A-range grades, including the grade of A-/B+, are reserved for work that is of exceptional quality. In order to receive an A-range grade on an essay assignment, a student’s essay must show evidence of original thinking and the ability to synthesize information from a wide variety of sources, as well as an accurate understanding of the material and good writing technique. Papers that receive a grade of 90 or above must be cogent and persuasive in their argumentation, and they must be well written and tightly organized around a strong thesis. In short, a paper that receives an A-range grade not only meets the basic requirements for the assignment, but also demonstrates that a student has mastered the sophisticated interpretative, analytical, and writing skills expected for a graduate course. A-grade papers demonstrate a mastery of the historical technique and historiographic understanding expected for M.A. students in history courses at this university.
B-range grades are given to essays that demonstrate a student’s accurate understanding of the material, adequate use of a variety of sources, and competence in writing. They rarely contain the sophisticated analysis required for an A-range essay, but they meet the requirements and expectations for a graduate-level assignment.
C-range grades are given to essays that contain factual inaccuracies, errors in interpretation, inadequate use of the assigned documents, or poor writing technique, even though they usually meet most of the basic requirements for the assignment.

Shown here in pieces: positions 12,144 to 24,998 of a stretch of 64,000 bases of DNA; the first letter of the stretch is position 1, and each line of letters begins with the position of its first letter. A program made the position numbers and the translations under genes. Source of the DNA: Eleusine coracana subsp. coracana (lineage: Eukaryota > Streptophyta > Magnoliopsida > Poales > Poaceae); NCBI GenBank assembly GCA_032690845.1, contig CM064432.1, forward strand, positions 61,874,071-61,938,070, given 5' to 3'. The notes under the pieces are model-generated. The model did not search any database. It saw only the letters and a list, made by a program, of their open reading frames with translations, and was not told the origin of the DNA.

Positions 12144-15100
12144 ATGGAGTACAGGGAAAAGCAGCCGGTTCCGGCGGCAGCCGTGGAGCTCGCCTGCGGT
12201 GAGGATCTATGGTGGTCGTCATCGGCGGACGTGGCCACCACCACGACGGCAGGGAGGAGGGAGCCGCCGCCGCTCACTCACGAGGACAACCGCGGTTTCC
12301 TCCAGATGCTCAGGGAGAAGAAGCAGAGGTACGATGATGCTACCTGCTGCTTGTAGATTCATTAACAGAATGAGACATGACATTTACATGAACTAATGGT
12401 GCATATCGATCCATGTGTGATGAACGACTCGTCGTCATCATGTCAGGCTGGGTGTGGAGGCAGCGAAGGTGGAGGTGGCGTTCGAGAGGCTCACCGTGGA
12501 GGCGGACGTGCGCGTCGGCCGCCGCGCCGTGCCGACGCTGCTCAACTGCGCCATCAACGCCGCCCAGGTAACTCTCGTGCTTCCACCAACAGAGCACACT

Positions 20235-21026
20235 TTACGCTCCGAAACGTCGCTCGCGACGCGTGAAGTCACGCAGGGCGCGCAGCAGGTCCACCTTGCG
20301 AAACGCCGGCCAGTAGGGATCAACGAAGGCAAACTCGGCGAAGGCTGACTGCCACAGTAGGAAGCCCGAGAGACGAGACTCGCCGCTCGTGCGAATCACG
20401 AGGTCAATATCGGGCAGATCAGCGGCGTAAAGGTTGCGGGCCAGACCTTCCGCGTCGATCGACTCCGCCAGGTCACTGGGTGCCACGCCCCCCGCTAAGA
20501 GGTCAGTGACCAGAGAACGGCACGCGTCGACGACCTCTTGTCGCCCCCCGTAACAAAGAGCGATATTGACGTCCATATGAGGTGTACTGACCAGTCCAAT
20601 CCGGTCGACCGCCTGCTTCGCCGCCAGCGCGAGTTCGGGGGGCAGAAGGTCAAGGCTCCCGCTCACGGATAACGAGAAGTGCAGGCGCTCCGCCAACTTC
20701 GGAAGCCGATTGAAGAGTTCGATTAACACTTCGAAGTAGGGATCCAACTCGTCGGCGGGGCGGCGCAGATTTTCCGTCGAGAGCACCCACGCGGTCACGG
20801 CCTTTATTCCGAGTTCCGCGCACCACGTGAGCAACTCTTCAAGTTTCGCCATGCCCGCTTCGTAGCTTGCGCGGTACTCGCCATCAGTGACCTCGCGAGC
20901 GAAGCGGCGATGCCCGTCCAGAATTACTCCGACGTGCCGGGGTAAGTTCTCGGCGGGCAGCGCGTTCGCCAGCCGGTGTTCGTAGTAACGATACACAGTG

A failing grade is assigned to work that fails to meet the requirements and expectations for the assignment.
Exams: As a graduate student, you have the option of taking the same exams that undergraduates will be given, but alternatively, you may elect to skip the in-class midterm exam and instead a complete a take-home exam that will consist of an essay question focusing on the historiographical themes that the graduate discussion sessions will emphasize.
If you decide to take the undergraduate midterm exam, the following instructions will apply:
The midterm exam will consist of essay questions and I.D. terms, and it will emphasize broad themes presented in the lectures, discussions, and readings. One week before the exam, you will receive a study guide that will give you more information about the material covered on the test. I will give a make-up exam only in cases of a pre-arranged, excused absence for which documentation must be provided, or in cases of a legitimate health or family emergency that must be documented with a doctor’s note, dean’s note, or similar measure of proof. In all other cases, a make-up exam will not be an option.
If you decide to take the graduate midterm exam, you will be able to pick up your midterm take-home exam question in class on Tues., Oct. 3, and you will have until 4pm on Thurs., Oct. 5 to submit a response consisting of approximately five double-spaced pages of text.
All students will take the final exam as a “take-home.” The final exam will consist of essay questions. I will give you the exam on Thursday, November 30, and you will have until 4pm on Tuesday, December 5 to write 7-10 double-spaced pages in response to those questions.